Many people think that trading and investing are one and the same. But there is a significant difference between the two. While both are means of participating in the stock markets, the key distinction between a trader and an investor is the length of time in which they plan on holding their stocks.
Snatching up shares of speculative stocks and trading them actively can seem like an exciting way to make a quick buck. However, the reality is that very few people succeed at this game of stock picking. Many traders may think they can make money, but it is long-term investors who are often the ones who actually make money.
Investing is a way of building wealth by buying and holding a diversified portfolio of securities for a long period of time. As passive investing becomes mainstream, many investors also take a buy-and-hold approach with exchange traded funds (ETFs). For instance, a stock ETF provides exposure to a broad range of stocks via a single investment, and saves an investor the time and money of purchasing multiple individual stocks.
Investors benefit from the performance of their stock holdings through capital appreciation and / or dividends. The day-to-day fluctuations of various stock prices are generally less important than the overall growth potential of their portfolio over an extended period of time.
Trading involves the frequent buying and selling of stocks. Traders usually analyse market movements using technical indicators such as candlestick charts or moving averages to time the market.
They hold their stocks for brief periods of time, sometimes even as short as a few minutes, to benefit from price movements. Traders try to take advantage of price fluctuations to make quick profits, but this also comes with daily monitoring and a significant amount of speculation.
Why most traders lose money
On the surface, trading looks easy. Watch price movements, jump in and out of trades, make a little profit, and repeat the process again. But what many people don’t realize is that successful trading takes a good deal of time and practice to learn. Reading a few books or even taking an expensive seminar on trading will not make you a competent trader. In fact, the evidence suggests that 90% of traders lose money.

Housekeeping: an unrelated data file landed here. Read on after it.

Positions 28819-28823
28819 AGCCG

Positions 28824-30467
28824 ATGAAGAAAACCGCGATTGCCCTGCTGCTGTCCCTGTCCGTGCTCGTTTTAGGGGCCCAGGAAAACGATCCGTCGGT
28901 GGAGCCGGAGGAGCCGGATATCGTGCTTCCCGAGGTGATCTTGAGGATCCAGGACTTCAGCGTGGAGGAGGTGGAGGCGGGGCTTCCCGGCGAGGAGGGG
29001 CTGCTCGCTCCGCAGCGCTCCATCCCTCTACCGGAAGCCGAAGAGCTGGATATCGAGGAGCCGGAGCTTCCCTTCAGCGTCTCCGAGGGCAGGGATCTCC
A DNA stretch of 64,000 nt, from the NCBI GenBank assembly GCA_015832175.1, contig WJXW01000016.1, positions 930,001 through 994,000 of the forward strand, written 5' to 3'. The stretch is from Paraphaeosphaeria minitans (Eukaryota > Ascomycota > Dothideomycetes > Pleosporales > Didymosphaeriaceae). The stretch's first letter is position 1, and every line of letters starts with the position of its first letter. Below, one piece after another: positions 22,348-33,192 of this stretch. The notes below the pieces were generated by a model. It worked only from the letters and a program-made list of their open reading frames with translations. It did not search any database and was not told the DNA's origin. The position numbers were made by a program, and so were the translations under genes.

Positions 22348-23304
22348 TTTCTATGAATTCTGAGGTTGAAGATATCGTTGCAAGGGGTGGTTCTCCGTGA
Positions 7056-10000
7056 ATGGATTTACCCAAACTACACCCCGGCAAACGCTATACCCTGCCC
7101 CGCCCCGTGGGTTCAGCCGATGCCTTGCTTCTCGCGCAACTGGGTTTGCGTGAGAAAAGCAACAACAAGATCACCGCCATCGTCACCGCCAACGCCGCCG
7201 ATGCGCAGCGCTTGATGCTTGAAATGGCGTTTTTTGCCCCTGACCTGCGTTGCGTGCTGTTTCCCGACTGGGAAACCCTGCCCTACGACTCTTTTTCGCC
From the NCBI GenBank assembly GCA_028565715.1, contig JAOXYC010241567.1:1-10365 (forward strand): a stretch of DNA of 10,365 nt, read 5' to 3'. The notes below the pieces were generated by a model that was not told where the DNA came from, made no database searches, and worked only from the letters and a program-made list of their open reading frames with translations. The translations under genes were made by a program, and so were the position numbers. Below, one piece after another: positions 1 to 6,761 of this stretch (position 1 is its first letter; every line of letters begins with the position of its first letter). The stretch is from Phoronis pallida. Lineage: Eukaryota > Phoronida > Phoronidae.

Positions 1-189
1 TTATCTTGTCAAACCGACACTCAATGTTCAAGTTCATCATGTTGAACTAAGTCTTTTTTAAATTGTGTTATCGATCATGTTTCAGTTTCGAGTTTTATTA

The few traders who do succeed have spent years practicing, honing their trading strategies, mastering their emotions, and learning how to be disciplined with their trading plans.
In contrast, many traders allow fear or greed to drive their decisions. They may end up exiting profitable trades too early, panic selling when the markets fall, or chasing the market to recoup their losses. These traders may make a small profit from time to time, but in the long run, they almost always end up losing money.
Novice traders may be playing with fire
A lot of people start trading because they heard about some “hot stock tip”. They get lucky and may subsequently go on forums or blogs in search of the next Netflix or Amazon. They then make the trade based on their “gut feeling” that a particular stock will go up.
Such emotional trading – without any consideration for fundamentals – is why thousands of retail traders have piled into Hertz, the bankrupt rental car company. Many of them bought into Hertz after its share price plummeted following its bankruptcy filing on 22 May. Between 26 May and 8 June, the share price inexplicably skyrocketed from 56 cents to $5.53, gaining nearly 900%.
Chasing trends in hopes of making a quick buck can have disastrous consequences. Today, the share price of Hertz has fallen to $1.49 at this time of writing. Experienced traders would have made money from the initial buying frenzy, but many retail traders who jumped on the bandwagon and bought at the peak lost money.
Transaction costs can erode any profits
In Singapore, trading stocks cost money. Each time you buy or sell a stock, you pay your broker a brokerage fee, which can range from $10 to $25. These costs add up very quickly and eat into your returns, more so if you are trading in and out of stocks regularly.
Investing is the way to go
Rather than short-term trading, long-term investing is the better and less risky option.
If you want to pick stocks, do your due diligence and invest in high-quality, well-established companies. Hold these for the long-term and there is a high chance you will benefit as these companies continue to prosper over time.
But bear in mind that even professional active managers don’t do it well all the time. Active managers rarely beat their benchmarks consistently. 88% of actively managed funds that topped their benchmarks in 2018 failed to repeat their outperformance in 2019.
The better thing to do is follow Warren Buffet’s advice and invest in low-cost index funds.
Over long periods, a broad market index fund like the SPDR S&P 500 ETF tends to go up despite short-term volatility. There is no need to worry about picking the right stocks to benefit from the market’s overall growth.
An easier way of investing in top global stocks
For an investor seeking maximum exposure to equities, stock ETFs are the ideal choice. However, buying multiple ETFs can quickly rack up brokerage and transaction costs as well.
A more cost-efficient option would be a 100% equity portfolio like Syfe’s Core Equity100 portfolio. It invests in over 1,500 stocks from the world’s top companies such as Microsoft, Amazon, Apple and more. With a smart beta strategy that tilts the portfolio towards large-cap, growth and low-volatility factors, Core Equity100 provides higher risk-adjusted returns over the long-term.
If we’ve convinced you to stop trading and start investing, explore how the Core Equity100 portfolio can fit your investment goals here.